Earlier this week, a 10 year old child drowned in a crowded swimming pool on NCL’s Norwegian Gem.
It’s the seventh time that a child has drowned, or nearly-downed, on a cruise ship in just two years. The incidents occurred on cruise ships operated by all of the major cruise lines’ ships: Carnival, Disney, Norwegian Cruise Line and Royal Caribbean. None of the cruise lines employed life guards at the time. (Disney subsequently changed its policy after a child sustained catastrophic and permanent injuries requiring lifetime medical care.)
Following the death of the little girl, NCL issued a press release, which avoided the issue of lifeguards, but touted its allegedly "quick" and "full" response by its ship’s medical team.
"On Sunday afternoon, the ship’s medical team responded to an emergency call from the pool deck, as a ten year-old female guest was reported unresponsive. The team quickly administered CPR and full emergency care. After extensive efforts, the guest could not be revived."
But witnesses on the ship dispute NCL’s PR statement.
Several cruise passengers left messages regarding what they witnessed:
One passengers said:
"I’m still on the Gem now. And i was right there. On this incident I can blame NCL for their lack of effort. Passengers who were nurses and doctors did all the work while NCL workers watched and looked panicked. They did not know what to do. They kept telling the real nurses and doctors to stay away. I talked to one of the ICU nurses and she said they are handling it all wrong. They told her to move away meanwhile shes yelling at them on what to do. The girl had a pulse. . . . Bottom line, NCL dropped the ball on this on big time. If you weren’t there then don’t say a thing backing NCL. Cause they did absolutely nothing. The passengers came to the rescue. Applaud them. They were fighting for the kid while NCL looked DAZED."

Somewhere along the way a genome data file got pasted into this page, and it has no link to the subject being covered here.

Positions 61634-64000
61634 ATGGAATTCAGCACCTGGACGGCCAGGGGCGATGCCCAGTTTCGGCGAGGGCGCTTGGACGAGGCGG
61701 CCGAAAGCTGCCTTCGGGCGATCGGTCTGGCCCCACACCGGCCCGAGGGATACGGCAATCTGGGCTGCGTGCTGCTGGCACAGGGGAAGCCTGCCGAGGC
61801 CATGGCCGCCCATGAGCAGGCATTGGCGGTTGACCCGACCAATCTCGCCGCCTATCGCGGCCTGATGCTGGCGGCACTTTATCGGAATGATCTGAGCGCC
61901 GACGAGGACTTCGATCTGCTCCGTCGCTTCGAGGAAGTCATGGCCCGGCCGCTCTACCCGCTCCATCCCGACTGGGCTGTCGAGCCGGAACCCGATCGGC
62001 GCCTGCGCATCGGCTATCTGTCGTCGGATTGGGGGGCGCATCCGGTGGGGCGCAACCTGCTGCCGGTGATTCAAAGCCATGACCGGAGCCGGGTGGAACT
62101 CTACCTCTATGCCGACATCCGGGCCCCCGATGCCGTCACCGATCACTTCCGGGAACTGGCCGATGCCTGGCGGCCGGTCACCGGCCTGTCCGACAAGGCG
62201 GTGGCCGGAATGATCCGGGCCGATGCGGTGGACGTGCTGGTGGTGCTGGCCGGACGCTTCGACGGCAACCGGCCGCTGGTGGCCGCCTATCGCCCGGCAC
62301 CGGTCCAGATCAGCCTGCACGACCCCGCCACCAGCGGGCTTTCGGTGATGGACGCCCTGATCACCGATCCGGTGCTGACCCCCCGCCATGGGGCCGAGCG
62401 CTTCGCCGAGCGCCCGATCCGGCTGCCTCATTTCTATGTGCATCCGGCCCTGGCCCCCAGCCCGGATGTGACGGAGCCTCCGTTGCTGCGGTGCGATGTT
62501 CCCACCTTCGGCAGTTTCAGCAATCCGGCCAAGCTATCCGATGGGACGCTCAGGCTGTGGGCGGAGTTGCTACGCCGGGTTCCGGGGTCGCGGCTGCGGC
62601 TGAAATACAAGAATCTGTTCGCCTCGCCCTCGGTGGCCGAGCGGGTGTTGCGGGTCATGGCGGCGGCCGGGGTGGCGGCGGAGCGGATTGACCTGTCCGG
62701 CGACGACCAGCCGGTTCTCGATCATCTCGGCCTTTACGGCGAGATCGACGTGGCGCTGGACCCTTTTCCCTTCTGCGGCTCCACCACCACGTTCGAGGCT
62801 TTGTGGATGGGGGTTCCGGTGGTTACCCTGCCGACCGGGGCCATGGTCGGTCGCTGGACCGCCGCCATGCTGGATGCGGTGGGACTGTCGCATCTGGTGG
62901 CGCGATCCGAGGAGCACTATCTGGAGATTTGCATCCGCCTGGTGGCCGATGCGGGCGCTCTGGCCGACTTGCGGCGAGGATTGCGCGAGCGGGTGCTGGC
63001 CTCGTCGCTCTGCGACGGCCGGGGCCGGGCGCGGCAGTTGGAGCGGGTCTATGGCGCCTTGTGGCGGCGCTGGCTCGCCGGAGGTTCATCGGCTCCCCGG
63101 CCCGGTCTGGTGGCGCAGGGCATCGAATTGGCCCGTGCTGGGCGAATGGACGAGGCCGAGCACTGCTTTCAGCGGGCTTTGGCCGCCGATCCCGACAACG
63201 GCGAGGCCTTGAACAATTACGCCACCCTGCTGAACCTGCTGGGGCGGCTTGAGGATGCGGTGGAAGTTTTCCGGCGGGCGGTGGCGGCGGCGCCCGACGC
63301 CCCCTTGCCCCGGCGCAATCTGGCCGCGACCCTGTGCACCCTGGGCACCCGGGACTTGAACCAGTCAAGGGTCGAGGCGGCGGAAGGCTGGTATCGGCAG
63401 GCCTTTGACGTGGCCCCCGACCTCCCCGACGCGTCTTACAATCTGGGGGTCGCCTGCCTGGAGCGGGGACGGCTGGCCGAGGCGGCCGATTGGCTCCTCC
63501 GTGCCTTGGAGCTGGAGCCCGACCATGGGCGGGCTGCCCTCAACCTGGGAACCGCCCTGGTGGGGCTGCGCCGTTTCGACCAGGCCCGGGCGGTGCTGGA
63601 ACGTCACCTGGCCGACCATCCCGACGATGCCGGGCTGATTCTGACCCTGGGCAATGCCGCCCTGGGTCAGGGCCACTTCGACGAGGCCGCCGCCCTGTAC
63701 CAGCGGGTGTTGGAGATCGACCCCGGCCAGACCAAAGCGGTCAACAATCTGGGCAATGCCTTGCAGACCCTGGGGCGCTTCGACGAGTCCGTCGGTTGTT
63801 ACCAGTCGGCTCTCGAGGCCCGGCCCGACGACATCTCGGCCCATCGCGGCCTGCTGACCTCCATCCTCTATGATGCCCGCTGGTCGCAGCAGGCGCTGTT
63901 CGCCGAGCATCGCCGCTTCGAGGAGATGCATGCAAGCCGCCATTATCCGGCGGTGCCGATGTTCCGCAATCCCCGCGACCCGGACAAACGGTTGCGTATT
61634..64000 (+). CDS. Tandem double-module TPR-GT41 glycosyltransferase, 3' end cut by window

Another passenger remarked:
"My wife and I witnessed this tragic event right before our eyes while on board the Gem this past week. My wife is a registered nurse and tried to help, but was told ‘they were handling it and to stay away’ . . . she was completely upset with the lack of treatment she witnessed by the staff personnel. That poor girl was being worked on by inexperienced people, pool side for more than 15 minutes before being rushed down to the medical center.
As a parent traveling with 3 kids, I agree it is our responsibility to "watch our children." However the pool deck was really crowded at that time, and with those crowds it was very easy to lose sight of your kids. The family pool is 5′ – 6′ deep, which is very dangerous IMO for children and inexperienced swimmers. I’m amazed that NCL wouldn’t employ trained lifeguards with that setup.
The bottom line is an innocent child died, and my heart goes out to the family."
The Cruise Line International Association (CLIA) argues that cruise lines "manage pools with the safety of passengers" by providing "signs that a lifeguard is not present."
This, of course, is double-talk. Four and six year old kids like the ones who drowned on lifeguard-less cruise ships can’t read or comprehend warning signs. A no-lifeguard sign recommended by the cruise lines’ defense lawyers is an acknowledgment that the cruise industry is committed to a policy of not providing reasonable safety to children.